With the performing arts going digital, most companies have opted to simply trot out archival works or perform devised readings via Zoom, one company has dared to try something a little more unprecedented – an interactive murder mystery.
Presented by Sight Lines Entertainment, Murder At Mandai Camp runs from 26th to 28th June on Zoom, and combine both stage and film to bring to life this digital theatrical production. Written by Chong Tze Chien, who co-conceptualised the project with Sight Lines artistic director Derrick Chew, the work is inspired by the multitude of army myths and urban legends that National Service men and Singaporeans will find familiar, and sees audiences taking on the role as the lead investigator tasked to uncover the truth behind the gruesome death of a young recruit following a routine outfield exercise.
During said outfield exercise, a young recruit (Irsyad Dawood) is found dead with nothing more than his disembowelled corpse as a clue. Rumours start circulating like wildfire among the remaining soldiers, with suspicions turning to Lieutenant Haziq (Erwin Shah Ismail) and Tan (Bright Ong), who went AWOL in the middle of the exercise. Or worse: could it be an evil spirit in the jungle?
“Fundamentally, we want to connect with our audience. Our mission has always been to tell stories that’ll make a difference in people’s lives. Be it as entertainment or to lift spirits, it’s something everyone needs now and the arts definitely have a big role to play,” says Chew.
Also on the team is multimedia designer Genevieve Peck, who will combine physical props and modern day film production techniques to draw audiences into the uncanny Mandai Camp by creating a chilling alternative reality. Not only that, but the team will also be using instant messaging service Telegram as a trusty investigator’s handbook that will be fed with evidence and information in real time, and a collective vote in apprehending the guilty party as its climatic end.
“We cannot use the methods of yesterday to compete in the economies of tomorrow,” Chew explains the need to integrate present technology into the production while preserving the true spirit of theatre. “As an industry and a business, we need to move with the current times and trends in order to stay relevant and connected with our audience and to better spread appreciation of the performing arts in Singapore.”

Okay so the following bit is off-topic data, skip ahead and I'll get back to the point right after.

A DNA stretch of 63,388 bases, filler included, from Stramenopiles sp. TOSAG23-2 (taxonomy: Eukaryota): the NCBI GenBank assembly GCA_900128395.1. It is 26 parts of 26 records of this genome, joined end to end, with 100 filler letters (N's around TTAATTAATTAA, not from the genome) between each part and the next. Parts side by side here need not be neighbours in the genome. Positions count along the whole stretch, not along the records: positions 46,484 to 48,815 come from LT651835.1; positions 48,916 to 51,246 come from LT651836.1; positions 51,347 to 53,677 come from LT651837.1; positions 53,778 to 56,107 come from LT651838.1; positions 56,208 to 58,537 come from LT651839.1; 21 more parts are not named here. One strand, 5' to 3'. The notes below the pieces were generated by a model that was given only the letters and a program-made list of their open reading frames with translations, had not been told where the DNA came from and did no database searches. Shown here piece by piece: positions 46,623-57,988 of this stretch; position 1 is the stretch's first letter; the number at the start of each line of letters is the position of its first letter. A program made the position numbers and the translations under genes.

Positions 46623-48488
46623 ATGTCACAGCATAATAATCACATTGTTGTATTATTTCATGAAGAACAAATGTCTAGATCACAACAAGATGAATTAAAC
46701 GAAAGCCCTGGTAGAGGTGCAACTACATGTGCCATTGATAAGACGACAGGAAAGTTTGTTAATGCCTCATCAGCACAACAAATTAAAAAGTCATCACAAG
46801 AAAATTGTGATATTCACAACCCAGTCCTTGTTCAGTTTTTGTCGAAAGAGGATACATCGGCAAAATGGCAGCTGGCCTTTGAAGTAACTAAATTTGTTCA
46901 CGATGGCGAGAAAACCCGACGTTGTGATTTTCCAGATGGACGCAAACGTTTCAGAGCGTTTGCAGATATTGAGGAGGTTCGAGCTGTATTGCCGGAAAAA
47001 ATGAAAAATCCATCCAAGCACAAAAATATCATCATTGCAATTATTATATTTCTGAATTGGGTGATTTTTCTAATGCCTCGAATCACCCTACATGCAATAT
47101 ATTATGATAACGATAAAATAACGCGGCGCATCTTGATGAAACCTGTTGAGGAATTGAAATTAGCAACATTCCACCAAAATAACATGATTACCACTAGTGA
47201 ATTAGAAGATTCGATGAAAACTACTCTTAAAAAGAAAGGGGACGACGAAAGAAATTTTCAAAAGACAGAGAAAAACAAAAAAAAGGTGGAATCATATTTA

To complete the experience, Sight Lines has also teamed up with cocktail company Laut, who will create Southeast Asian-inspired cocktails that audiences can order to enjoy during the experience. Laut co-founders Frank Shen and Leon Tan have concocted Grass, comprising Rojak Gin, mixed with torch-ginger and accentuated by a malty toasted rice vinegar, pickle brine and homemade grass kombucha; as well as the Dragonfruit, which combines Straits spiced vodka, smoked longan, sour plum cordial and red dragonfruit juice. If ordered, these will be delivered to you prior to the show beginning, each one at $38 for 250ml (U.P. $48), and can serve 2-3 audience members.
Murder at Mandai Camp also adopts a Pay As You Wish scheme on SISTIC. Tickets start from $15, with the option of supporting the production by opting for $20, $30 or $50 (excluding booking fees).
As to what happens at the end, you’ll have to purchase a ticket for yourself to find out just what lies in wait for the NS men. Is this a case of a perfect murder, or does something more occult lie in the shadows? You decide, when you take part in Murder at Mandai Camp.
Murder at Mandai Camp runs from 26th to 28th June 2020, via Zoom. Tickets available from SISTIC
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